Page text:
Well the teller of the stories of the book of Judges lets us know how the battle goes, and how God is with the underdog and they end up defeating the oppressing armies of soldiers and chariots. The battle goes so badly for the oppressors that the enemy general Sisera literally runs away. He is running for his life, when he sees an encampment. It looks to him that the folks there are friendly, so that’s where he heads. But as usual looks can be deceiving.
That ever happened to you? You know when you thought someone was your friend? You thought you could trust that friend, a co-worker, boyfriend, girlfriend, even a relative, or a spouse– only to discover to your dismay that you had seriously misjudged the relationship, seriously misjudged the other, and you end up getting as they say “stabbed in the back”.
Well it’s too bad, Sisera didn’t get a chance to really learn his lesson. As he runs into the camp he’s invited into one tent by a Jael. And wouldn’t you guess, she’s a she. Well Jael lets him come in, she gives him something to drink, she lets Sisera hide under her blankets. Thinking he’s safe, and probably a tad worn out too, with his defenses down, he falls asleep. And well here’s where the bible story goes once again beyond that good ol’ “G” rating. Jael grabs a tent spike and sends it right through Sisera’s skull and into the ground beneath his head.
Now you might not have thought that such exciting, action packed, and even gruesome stuff would be part or worship and nor part of the bible. You might even be wondering why this lesson was chosen for today, why some committee somewhere thought, Oh the Sunday before Christ the King, let’s toss just a portion of the story of Deborah into the lectionary. Wouldn’t that be nice.
Well, let’s be honest. There’s nothing nice about this story. It’s part of an all too familiar pattern. Within the book of Judges, the people of God repeatedly stray from God’s Way. They continually want to be like their neighbors. They think they can have it all. They want to get rich and not take care of the sick, the poor, the widows, the lost. They turned away from worshipping God and worshipped the gods and the ways of their neighbors. The refrain goes something like this, “the people again did what was evil in the sight of the Lord”. So, if the people want to be like all the rest, God’s gonna let them. If they want to live by their own rules; if they think violence can save them. Well let them give it a try. That’s the thing with our God. Expecting great things from us, God’s got to give us some freedom. The problem is all to often we either do nothing with it (like the problem in our gospel) or we do worse (abuse that freedom till the end result is nothing but pain, violence, and death).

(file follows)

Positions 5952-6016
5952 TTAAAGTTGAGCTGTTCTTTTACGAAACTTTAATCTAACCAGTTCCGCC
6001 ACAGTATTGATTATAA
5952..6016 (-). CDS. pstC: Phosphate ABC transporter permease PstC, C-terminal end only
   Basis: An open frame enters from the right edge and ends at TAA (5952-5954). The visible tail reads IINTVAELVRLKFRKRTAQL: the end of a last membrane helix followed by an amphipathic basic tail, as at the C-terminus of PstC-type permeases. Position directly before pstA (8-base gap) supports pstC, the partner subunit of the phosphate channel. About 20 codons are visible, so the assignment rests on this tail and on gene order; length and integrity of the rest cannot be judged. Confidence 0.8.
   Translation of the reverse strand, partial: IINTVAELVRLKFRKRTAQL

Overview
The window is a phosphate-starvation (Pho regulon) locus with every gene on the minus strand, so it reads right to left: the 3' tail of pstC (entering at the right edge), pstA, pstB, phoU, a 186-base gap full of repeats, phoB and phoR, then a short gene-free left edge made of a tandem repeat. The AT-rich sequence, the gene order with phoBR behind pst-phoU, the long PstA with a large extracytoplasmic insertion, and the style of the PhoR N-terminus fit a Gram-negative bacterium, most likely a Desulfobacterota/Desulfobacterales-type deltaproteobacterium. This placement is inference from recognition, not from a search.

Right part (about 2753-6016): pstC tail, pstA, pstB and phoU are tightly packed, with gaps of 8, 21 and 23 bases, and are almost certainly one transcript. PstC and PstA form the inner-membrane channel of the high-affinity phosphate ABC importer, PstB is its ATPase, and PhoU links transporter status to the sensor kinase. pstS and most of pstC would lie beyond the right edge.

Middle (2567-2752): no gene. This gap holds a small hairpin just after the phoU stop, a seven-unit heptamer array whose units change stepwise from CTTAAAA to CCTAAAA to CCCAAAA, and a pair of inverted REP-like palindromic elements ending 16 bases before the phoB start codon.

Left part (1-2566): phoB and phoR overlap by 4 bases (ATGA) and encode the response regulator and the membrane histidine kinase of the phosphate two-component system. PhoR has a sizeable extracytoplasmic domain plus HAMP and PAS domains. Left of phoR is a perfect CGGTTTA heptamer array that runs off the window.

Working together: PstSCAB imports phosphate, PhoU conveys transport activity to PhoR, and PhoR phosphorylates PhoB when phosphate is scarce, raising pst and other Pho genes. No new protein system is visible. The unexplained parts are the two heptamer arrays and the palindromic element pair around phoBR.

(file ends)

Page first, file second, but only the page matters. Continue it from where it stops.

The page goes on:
A friend of mine used to say, if you can’t be a good example, at least you can be a horrible warning. Maybe that’s why this story and actually sadly to say, lots like it are in the bible and should be shared within the people of God. Just maybe we can learn from our ancestors. Just maybe we can see that we’ve gone down that road of violence before, we’ve gone down the road of common sense and easy fixes, and look what’s happened—we’ve gone down the road of everybody else is doing it. This isn’t just some quaint story about one or two particularly powerful woman. It’s about a people who don’t get it; who keep on not getting it; It’s a story for us to look honestly at, to see ourselves in all those crazy names, and to turn to another way—not the way of war or violence no matter who says it’s a good thing, no matter who says it’s the only way. Much like the original intent of celebrating Armistice Day on Nov.11th marking the end of the violence and bloodshed of World War I. This is how we should observe Veterans and Memorial Day—when some of our brothers, fathers, uncles, cousins, sons and daughters sacrifice life and limb, and peace and security. These days and more are the times when we should remember and reflect on the horror and pain that we inflict upon one another. And so, we as the church do not live in the world, do not just take advantage of holiday sales, days off. We hear the stories of Deborah, of Jael, of Sisera, and Barak, of men and women today always with Jesus’ words—blessed are the peacemakers, pray for your enemies and those who persecute you, no more an eye for an eye, but your enemy, one another, yourself, your lord– love and peace– in our hearts, on your minds, in our actions, and our words, in our prayers. Amen.